For example, according to CBS-Central Bureau Statistics, industrial sector that absorbed labour forces are still dominated by manufacturing (this includes automotive, electronics and maritime), construction, accommodation, tourism and retails. While future skills demanded linked to digital economy such as ICT and digital related skills, including e-commerce. Therefore, through a synergic partnership, we know that we need to focus on preparing those skills for industrial sectors.

What kinds of supports given by the ILO to assist in improving quality of vocational education and training in Indonesia?

The mandate of ILO is to help member States, including Indonesia, to improve their country policies and strategies, build the capacity and provide technical assistance on issues related to labour and employment through its development cooperation projects. We support the Indonesia government, employers’ and workers’ organizations in number area of works, covering three main priorities.

The first priority focuses on improving skills development policy and system to be more responsive to the industry demand. While the second priority focuses on promoting digital skills and distance learning and third on linking TVET to the labour market information

Under the first priority, the ILO assists to develop a guide for competency standard development. This will help to develop a number of standard competencies that fit with industrial demand. The ILO also assists the development of assessment tools for TVET, addressing their capacity gaps and ensure the quality of TVET managers and instructors.

In addition, to build strong partnership between TVET and industry by strengthening sector skills council as means to encourage the involvement of sectoral industry in promoting and implementing quality apprenticeship. This, in turn, would smoothen the transition from school/ vocational training centre to work.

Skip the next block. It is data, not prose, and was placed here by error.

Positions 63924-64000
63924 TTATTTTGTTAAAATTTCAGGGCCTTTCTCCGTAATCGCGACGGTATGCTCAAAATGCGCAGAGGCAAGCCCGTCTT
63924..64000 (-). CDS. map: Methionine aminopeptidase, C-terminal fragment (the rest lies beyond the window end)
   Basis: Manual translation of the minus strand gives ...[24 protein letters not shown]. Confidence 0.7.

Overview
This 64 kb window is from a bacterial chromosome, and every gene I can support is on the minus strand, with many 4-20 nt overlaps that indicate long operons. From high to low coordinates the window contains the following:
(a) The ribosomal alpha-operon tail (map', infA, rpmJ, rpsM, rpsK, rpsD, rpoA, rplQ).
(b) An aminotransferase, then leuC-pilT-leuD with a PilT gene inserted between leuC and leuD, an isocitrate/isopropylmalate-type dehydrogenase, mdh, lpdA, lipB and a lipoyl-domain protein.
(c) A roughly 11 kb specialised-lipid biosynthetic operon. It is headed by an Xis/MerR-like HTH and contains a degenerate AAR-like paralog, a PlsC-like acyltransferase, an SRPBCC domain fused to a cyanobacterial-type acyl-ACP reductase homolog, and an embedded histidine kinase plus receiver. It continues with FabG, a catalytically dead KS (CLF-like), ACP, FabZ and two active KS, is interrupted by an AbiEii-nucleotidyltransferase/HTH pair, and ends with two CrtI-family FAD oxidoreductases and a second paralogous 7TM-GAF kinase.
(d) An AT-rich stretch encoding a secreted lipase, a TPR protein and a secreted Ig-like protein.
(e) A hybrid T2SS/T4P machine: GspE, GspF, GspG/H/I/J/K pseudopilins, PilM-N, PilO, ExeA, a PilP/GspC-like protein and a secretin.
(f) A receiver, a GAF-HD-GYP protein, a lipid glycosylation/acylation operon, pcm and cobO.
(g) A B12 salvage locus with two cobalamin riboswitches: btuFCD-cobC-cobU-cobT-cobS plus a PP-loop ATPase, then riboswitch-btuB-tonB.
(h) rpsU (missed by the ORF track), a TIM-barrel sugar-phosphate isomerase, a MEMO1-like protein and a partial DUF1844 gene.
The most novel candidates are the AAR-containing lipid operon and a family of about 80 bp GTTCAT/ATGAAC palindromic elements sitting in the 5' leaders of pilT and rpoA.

Under the second priority, as previously explained, the implementation of digital distance learning for TVET would allow equal and better access for young female and male job seekers in rural area to the labour market. While on the third priority, the ILO aims at improving effectiveness and capacity of public employment services to match skills supply and demand. In addition, the programme also promotes unemployment social insurance in line with the promotion of active labour market policy focusing on three sectors: ICT, tourism and maritime sectors.

The ILO works closely with government of Indonesia through the Ministry of Manpower, the Coordinating Ministry for Economy Affairs and the Ministry for National Planning Development (Bappenas) and social partners of employers’ organizations (the Indonesian Employers’ Association/Apindo) and the National Chamber of Industry and Commerce/Kadin) as well as trade union confederations.